In summary, the calibration issue consists of the identification and removal of systematic measurement errors within and across sampling networks allowing data to be accurately merged.

Expansion of the observing network

Estimation of carbon sources and sinks at continental or ocean-basin scales by atmospheric transport inversions is presently strongly data-limited (FAO, 2002a). There are many opportunities to add substantial data constraints to the mass-balance of atmospheric CO2 over regional scales, including:

Continental lower troposphere profiling by aircraft

A recognized way to improve the scale linkage between fixed surface sites and the atmospheric transport parameterizations is by improving vertical profiling of trace gases through the boundary layer and above, with flasks or continuous analysers. The vertical profile of CO2 concentration from the surface to the middle troposphere provides the connection between surface processes and larger scale (ultimately global) atmospheric CO2 concentrations. Airborne sampling provides valuable information on carbon fluxes at the intermediate (regional to continental) scales. This helps bridge the gap between the flux estimates at local/site (eddy correlation) and global (inferred from inversion models) scales. The feasibility and effectiveness of obtaining such measurements from aircraft platforms has been demonstrated in long-term monitoring programmes (e.g. Australian, Japanese and French national reports in WMO, 1997), and in regional campaigns including the CO2 Budget and Rectification Airborne study (COBRA), Terrestrial Carbon Observing System - Siberia (TCOS-Siberia) and LBA (e.g. Nakazawa et al., 1997 and Gerbig et al., 2000).

In the context of TCO, the main issues are related to the broader implementation involving both instrumentation and feasible sampling programmes. From an operational perspective, accurate measurements are difficult and expensive to sustain. However, some programmes are establishing similar capabilities. For example, commercial aircraft flights are being used for atmospheric measurements at ~11 km altitude. However, this programme does not give useful profile data since most airports are in industrialized/urban environments.

Recently, a pilot project has been underway in France to develop a prototype CO2 and carbon monoxide (CO) measurement system for installation on ~5 regional aircraft in association with the MOZIAC programme (Measurement of OZone on Airbus In-service AirCraft, Although aircraft profiling continues to be a vital component of regional campaigns and research programmes, its larger-scale operational implementation is developing more slowly. It should also be noted that aircraft observations can only be made under favourable flying conditions and thus suffer from 'fair weather bias'. Table 4 indicates current options for improvements.

Direct CO2 concentration measurements using tall towers

CO2 concentrations are being measured at an increasing number of tall (a few hundred metres) towers. Such measurements can provide, among other benefits: continuous information on the carbon budget for the lowest part of the troposphere; continuous measurements and thus a long-term context into which the airborne measurements can be situated; measurements under less-than-ideal flying conditions, providing an estimate of the 'fair-weather bias' in aircraft measurements (Gerbig et al., 2000).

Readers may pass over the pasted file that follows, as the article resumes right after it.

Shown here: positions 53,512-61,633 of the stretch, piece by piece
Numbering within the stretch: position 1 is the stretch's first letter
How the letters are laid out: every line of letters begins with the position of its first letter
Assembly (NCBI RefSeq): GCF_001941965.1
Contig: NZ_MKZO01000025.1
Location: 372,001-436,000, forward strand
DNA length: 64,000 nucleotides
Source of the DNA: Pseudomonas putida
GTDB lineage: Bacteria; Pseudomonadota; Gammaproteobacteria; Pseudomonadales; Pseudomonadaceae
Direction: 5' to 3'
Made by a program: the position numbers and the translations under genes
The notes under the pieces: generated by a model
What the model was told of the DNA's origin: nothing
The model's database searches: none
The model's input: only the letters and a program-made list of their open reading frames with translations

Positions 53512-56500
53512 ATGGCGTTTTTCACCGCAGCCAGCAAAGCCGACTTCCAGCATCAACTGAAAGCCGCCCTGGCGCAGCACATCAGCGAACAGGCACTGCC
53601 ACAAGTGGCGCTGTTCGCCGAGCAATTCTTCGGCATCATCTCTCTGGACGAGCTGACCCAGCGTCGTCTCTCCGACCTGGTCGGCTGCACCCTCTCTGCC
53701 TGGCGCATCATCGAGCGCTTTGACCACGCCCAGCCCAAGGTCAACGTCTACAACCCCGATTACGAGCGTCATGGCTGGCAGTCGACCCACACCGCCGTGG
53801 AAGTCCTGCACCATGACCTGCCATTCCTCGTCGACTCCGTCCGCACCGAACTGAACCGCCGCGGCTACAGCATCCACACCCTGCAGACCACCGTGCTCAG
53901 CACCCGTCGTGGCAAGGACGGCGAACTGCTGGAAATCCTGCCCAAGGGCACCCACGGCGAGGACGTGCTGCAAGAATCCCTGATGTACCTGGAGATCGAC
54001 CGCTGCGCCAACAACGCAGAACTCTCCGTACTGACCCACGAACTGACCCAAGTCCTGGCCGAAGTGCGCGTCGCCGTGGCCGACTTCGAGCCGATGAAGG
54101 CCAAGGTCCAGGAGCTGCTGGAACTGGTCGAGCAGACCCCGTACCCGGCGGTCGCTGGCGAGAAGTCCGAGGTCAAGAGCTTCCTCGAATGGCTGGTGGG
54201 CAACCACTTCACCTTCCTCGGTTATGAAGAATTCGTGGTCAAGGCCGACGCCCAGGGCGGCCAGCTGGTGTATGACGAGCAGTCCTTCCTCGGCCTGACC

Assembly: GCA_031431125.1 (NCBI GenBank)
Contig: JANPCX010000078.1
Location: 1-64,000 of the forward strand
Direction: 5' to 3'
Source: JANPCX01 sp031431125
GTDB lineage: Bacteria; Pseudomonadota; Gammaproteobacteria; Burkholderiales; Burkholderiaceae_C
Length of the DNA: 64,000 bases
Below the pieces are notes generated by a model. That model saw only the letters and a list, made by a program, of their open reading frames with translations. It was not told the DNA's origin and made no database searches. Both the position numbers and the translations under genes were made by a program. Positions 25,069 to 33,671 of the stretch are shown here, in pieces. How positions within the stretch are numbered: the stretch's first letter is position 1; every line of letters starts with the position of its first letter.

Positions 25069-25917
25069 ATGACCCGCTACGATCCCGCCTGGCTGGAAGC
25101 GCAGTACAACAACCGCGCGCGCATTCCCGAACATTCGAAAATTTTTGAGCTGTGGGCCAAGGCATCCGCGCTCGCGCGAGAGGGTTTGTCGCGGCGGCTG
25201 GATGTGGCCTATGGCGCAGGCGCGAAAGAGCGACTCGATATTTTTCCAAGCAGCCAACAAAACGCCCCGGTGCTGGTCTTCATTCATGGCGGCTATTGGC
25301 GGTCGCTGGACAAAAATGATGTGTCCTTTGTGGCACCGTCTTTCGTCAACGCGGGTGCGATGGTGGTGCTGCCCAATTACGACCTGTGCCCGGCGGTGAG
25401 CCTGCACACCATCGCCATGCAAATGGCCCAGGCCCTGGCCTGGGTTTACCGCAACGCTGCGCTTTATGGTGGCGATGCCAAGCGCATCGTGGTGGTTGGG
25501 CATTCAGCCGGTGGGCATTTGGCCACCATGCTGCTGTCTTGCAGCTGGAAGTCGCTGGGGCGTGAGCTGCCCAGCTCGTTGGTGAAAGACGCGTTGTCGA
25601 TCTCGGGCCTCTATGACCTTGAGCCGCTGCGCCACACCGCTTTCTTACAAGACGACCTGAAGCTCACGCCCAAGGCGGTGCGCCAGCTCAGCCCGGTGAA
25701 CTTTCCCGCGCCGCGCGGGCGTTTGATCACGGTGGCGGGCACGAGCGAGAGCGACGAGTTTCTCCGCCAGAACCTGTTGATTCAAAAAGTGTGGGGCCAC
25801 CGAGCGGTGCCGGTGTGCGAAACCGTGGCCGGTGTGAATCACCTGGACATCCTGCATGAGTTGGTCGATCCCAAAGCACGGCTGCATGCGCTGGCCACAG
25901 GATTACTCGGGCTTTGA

The practical feasibility of measurements at tall towers has been demonstrated (e.g. Bakwin et al., 1998) and more towers are being built. Tower measurements are strongly affected by transport in horizontal advection which integrates the signal caused by the upwind sources/sinks. Thus, methods are needed to account for surface inhomogeneity and transport in coupling observations with a transport model, driven by actual winds. These may also use the Lagrangian experimental framework (i.e. observation platform sampling nominally the same air parcel).

Calibration of flux tower measurements to obtain accurate CO2 concentrations

There are ~140 flux towers currently registered around the world. If these measurement sites could be enhanced to measure CO2 concentrations with precision and calibration consistent with global monitoring, the network density would be significantly increased, particularly in continental areas that are not well represented in the current networks (FAO, 2002b).

This would have the advantage of adding important measurements at a low cost; the disadvantage is that reliability of the extrapolated vertical CO2 profile depends to some degree on the local, near-surface meteorological conditions and the biome activity which are not well represented in current regional or global models. However, continuous monitoring offers considerable opportunity to select and/or average data, and is therefore an important option for increasing the density of the atmospheric observation network in the terrestrial environment.

Increased frequency of measurements in the global monitoring network

The prevalence of flask sampling at background sites means that the site atmosphere is usually sampled for a few minutes for each sample. Normally 2-8 samples are used to calculate a monthly average. Recent breakthroughs in CO2 measurement technology (e.g. Da Costa and Steele, 1997 and Steele, private communication) have achieved effectively unattended, continuous, high-precision (~0.01 ppm) CO2 monitoring at a remote location for periods of > 5 months. Such instruments are now under development for possible wider usage.

Increased range of gas species measured